Dr. Kendricks D. Hooker
January 24, 2012
Personalized medicine an approach that is raising concerns not only among healthcare providers but also among manufacturers, policymakers, and patients. Ideally, personalized medicine would use new methods of genetic testing both to test a patient’s predisposition to a disease and to determine optimal treatment protocols, such as drug dosages. Ultimately, such an approach would help physicians and their patients choose the best individual disease management approach. It also is expected to be used in developing new treatments and identifying subgroups of patients who might be susceptible to certain diseases. In practice, however, personalized medicine will most likely carry with it a number of public policy and legal issues that will have a significant impact on both healthcare providers and their patients. Such issues need to be explored and carefully considered, according to genetics and law.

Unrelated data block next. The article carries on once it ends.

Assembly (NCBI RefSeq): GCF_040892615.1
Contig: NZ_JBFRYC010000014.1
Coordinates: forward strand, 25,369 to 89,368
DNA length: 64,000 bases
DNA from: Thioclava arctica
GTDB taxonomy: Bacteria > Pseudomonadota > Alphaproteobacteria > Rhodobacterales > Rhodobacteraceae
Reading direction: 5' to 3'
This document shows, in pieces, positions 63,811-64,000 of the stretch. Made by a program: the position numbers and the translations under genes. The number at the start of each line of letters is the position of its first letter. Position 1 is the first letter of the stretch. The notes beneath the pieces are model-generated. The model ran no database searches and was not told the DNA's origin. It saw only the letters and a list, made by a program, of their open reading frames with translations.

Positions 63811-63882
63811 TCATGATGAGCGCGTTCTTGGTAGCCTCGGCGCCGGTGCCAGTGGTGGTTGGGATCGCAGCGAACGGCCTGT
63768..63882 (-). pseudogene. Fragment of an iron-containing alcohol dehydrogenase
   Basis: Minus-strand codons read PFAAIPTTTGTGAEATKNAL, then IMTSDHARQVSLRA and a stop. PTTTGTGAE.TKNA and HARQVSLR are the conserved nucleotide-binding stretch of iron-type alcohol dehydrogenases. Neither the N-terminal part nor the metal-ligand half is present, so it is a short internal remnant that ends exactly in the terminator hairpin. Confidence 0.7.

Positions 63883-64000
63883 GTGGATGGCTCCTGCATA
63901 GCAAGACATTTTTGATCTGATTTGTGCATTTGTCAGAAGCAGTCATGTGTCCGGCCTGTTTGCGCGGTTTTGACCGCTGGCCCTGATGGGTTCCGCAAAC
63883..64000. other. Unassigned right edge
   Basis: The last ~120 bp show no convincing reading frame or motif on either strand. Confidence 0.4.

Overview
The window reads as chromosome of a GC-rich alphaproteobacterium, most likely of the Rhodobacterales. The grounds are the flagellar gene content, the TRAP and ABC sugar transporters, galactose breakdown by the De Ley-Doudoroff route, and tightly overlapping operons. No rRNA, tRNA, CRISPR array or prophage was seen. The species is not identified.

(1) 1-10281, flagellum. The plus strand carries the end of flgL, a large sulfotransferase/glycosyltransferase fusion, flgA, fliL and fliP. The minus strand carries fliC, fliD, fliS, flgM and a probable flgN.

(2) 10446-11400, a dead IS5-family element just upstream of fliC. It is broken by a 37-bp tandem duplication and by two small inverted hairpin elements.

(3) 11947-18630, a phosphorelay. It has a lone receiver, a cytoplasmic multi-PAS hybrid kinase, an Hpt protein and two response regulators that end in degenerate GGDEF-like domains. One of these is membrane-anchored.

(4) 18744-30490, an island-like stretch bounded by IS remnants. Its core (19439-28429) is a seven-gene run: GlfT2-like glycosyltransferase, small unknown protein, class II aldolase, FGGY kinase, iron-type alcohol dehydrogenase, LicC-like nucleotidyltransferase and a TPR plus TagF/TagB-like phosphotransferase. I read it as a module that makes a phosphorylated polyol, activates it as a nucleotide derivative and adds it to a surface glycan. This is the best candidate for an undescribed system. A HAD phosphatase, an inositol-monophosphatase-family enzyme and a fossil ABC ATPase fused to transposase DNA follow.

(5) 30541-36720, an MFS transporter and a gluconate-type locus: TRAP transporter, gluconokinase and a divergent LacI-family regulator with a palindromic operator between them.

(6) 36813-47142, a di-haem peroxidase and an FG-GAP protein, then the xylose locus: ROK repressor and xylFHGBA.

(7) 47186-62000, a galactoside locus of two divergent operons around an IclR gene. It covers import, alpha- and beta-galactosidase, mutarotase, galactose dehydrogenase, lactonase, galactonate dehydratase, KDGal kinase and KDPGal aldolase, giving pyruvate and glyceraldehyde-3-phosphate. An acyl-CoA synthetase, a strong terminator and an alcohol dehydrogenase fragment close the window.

Benefits of personalized medicine
Ultimately, the personalization of medicine should have enormous benefits. It ought to make disease (and even the risk of disease) evident much earlier, when it can be treated more successfully or prevented altogether. It could reduce medical costs by identifying cases where expensive treatments are unnecessary or futile. It will reduce trial-and-error treatments and ensure that optimum doses of medicine are applied sooner. Most optimistically, personalized medicine could provide the path for curing cancer, by showing why some people contract cancer and others do not, or how some cancer patients survive when others do not.(Personilized medicine. 2011, January 5). Of course, a transition to personalized medicine is not without its Exceptions and drawbacks. Even if the technical challenges can be met.
Exceptions and Drawbacks
There are, of course, important exceptions to this generalization. For example, According to (Andrews, N....